In just T minus five days, more than a hundred million football crazed fans will sit down for three hours to watch the most anticipated football game of the year: Super Bowl XLVII featuring the Baltimore Ravens and the San Francisco 49ers. Earlier this month we wrote about whether Super Bowl television advertising is really worth the price. If you missed it, take a quick timeout and give it a read here. In this blog post we are going to take a look at some of the best (and worst) Super Bowl ads of all time. Feel free to weigh in using the comments section below.
The best performing Super Bowl ads are those that are funny, creative and above all memorable. Of course, it’s important not to lose your brand in an effort to gain a few laughs. We all have our favorites, but these ads top the charts from an advertising prespective.
In 1984, Apple released a Super Bowl ad by the same name, playing off George Orwell’s prophetic book. Just as the book captured the attention of many generations of readers, Apple’s science fiction ad captivated Super Bowl fans for the duration of the one minute commercial which introduced Macintosh. It’s no surprise this ad won multiple awards, especially when you take into account its creativity, authenticity and ability to entrance 77 million viewers.
Volkswagen’s 2011 Passat commercial featured a young Darth Vader and is among the cream of the crop. This ad was released prior to game day in an effort to generate buzz and that it did, especially among the Star Wars community. According to Brian Thomas, general manager of brand marketing for American Volkswagen, Volkswagen “is one of the most iconic brands in the world, and ‘Star Wars’ is the biggest movie franchise in the world. [The ad is] a simple, sweet relatable story that has a lot of heart.” This ad was a force to be reckoned with in 2011 and will continue to be remembered as one of the greats for many years to come.
When you’re spending millions of dollars for a 30 second commercial, there’s no excuse for missing the mark. An ‘oops’ isn’t going to cut it. The following Super Bowl ads did not perform up to expectations and after you watch the clips, you’ll easily see what went wrong.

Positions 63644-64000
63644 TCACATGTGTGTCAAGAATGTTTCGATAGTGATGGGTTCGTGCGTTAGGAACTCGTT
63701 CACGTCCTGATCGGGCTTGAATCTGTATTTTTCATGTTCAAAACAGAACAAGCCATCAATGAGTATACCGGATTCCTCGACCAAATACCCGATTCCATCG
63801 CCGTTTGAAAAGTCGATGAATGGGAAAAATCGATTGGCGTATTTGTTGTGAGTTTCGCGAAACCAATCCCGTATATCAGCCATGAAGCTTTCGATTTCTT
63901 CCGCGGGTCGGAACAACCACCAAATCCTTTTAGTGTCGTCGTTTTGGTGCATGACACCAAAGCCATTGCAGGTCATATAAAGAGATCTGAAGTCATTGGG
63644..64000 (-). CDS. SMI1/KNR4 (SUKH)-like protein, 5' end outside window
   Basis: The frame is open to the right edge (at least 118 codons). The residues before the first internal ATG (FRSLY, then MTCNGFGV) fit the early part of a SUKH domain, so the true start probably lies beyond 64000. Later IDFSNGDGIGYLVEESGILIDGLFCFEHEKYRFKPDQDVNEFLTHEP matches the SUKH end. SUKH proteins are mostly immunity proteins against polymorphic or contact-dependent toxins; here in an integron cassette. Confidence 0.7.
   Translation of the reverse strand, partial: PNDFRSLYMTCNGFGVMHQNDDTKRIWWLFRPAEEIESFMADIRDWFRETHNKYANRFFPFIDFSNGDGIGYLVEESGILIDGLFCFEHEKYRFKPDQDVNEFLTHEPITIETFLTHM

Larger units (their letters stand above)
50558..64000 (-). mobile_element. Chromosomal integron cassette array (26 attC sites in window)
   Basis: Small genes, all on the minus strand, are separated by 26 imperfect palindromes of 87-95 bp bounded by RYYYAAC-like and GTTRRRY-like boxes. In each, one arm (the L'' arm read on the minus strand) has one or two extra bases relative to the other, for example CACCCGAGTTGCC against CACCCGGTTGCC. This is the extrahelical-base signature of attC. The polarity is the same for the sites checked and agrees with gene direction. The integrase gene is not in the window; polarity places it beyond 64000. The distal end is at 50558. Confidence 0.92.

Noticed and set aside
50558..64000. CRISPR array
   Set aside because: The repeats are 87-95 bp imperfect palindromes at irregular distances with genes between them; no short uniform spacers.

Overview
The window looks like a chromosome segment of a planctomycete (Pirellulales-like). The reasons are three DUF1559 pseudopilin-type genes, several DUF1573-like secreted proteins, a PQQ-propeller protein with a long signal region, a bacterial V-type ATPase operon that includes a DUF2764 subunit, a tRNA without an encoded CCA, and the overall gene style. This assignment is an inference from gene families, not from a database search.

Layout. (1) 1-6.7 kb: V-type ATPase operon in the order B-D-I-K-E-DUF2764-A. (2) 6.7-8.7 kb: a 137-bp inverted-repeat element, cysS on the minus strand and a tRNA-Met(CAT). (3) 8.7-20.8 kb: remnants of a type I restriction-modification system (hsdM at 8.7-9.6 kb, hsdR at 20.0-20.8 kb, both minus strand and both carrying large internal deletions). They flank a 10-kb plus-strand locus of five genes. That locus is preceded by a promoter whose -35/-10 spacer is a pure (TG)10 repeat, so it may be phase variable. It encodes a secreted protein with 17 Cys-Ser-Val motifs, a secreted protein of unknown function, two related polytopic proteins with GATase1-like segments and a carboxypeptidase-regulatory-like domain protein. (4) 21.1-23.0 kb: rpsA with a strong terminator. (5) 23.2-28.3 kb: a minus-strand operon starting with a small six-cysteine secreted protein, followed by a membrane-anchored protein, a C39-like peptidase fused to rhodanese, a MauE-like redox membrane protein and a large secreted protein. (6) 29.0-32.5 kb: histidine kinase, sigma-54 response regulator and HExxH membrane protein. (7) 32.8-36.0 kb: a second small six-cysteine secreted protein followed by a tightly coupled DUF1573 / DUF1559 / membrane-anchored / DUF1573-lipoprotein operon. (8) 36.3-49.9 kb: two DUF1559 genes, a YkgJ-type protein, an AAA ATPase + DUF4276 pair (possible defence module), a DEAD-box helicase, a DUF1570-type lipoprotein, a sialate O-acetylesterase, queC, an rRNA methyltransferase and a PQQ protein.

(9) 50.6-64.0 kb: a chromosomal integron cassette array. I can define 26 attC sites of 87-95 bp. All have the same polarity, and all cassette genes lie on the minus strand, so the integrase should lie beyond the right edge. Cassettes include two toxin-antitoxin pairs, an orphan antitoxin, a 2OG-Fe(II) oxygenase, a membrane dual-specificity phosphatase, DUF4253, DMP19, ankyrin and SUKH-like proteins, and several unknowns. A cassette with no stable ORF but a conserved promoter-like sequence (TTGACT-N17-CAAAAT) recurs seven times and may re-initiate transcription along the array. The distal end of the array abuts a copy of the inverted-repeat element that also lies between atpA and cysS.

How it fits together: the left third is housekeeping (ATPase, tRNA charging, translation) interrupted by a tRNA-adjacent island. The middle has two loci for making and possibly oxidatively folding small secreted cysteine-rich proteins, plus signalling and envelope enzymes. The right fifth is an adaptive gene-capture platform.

Do you remember the ad Salesgenie.com ran in the 2008 Super Bowl? Chances are you’d never heard of Salesgenie.com prior to their offensive ad. They got a lot of publicity after running their ad, but it wasn’t the good kind. Many viewers thought the ad was racially offensive and full of stereotypes, as it used pandas with Chinese accents to communicate their message. Needless to say, I’m willing to bet Salesgenie.com (and other advertisers) learned a valuable lesson from this blooper: be sensitive to ethnic diversity.
During the 1997 Super Bowl, Dirt Devil ran an ad that featured Fred Astaire dancing with a vacuum. Now you may be thinking, what’s so bad about that? Well, let me tell you. Fred had already been dead for 10 years at the time Dirt Devil decided to run this commercial. You can’t get any much worse than a dead guy dancing with a vacuum cleaner. At least they spared Ginger Rogers.
Now let’s take a look at what is known as one of the biggest Super Bowl ad flops in history. Hopefully you learn a thing or two from this one, so history doesn’t repeat itself.
Prior to the 1985 Super Bowl, Apple used newspaper ads to build buzz about their upcoming ad spot saying, "If you go to the bathroom during the fourth quarter, you'll be sorry." I’m willing to bet many people who viewed the ad would have rather taken a bathroom break in hindsight. The ad titled “Lemmings” was dark and ominous, including an eerie rendition of Disney’s “Heigh-Ho” as non-Mac users marched off a cliff. I can’t imagine what Apple was thinking when they created an ad with a suicidal story line. But Apple realized its mistake, albeit a little too late. They didn’t create another Super Bowl commercial for 15 years after this flop.
As you sit down to watch the “Harbowl,” keep your eyes peeled for this year’s good, bad and ugly commercials. Rumor has it that Wonderful Pistachios and Psy have teamed up to bring 'Gangnam Style' to a whole new level. Best of luck to your football team of choice and may the best men win. Sports enthusiasts, tune in next Tuesday to read our exclusive interview with Justin Kaufenberg, co-founder and CEO of TST Media, a market leader in online sports organization management systems. In the interview you will read about Justin’s entrepreneurial journey and how being involved in athletics has influenced his business decisions. Until then, take a look at our recent research report to learn how you can take advantage of local advertising.
Hannah Hill is a marketing specialist at Mediaspace Solutions. Her marketing experience includes writing, social media and event management. You can connect with Hannah on LinkedIn, Facebook or Google+.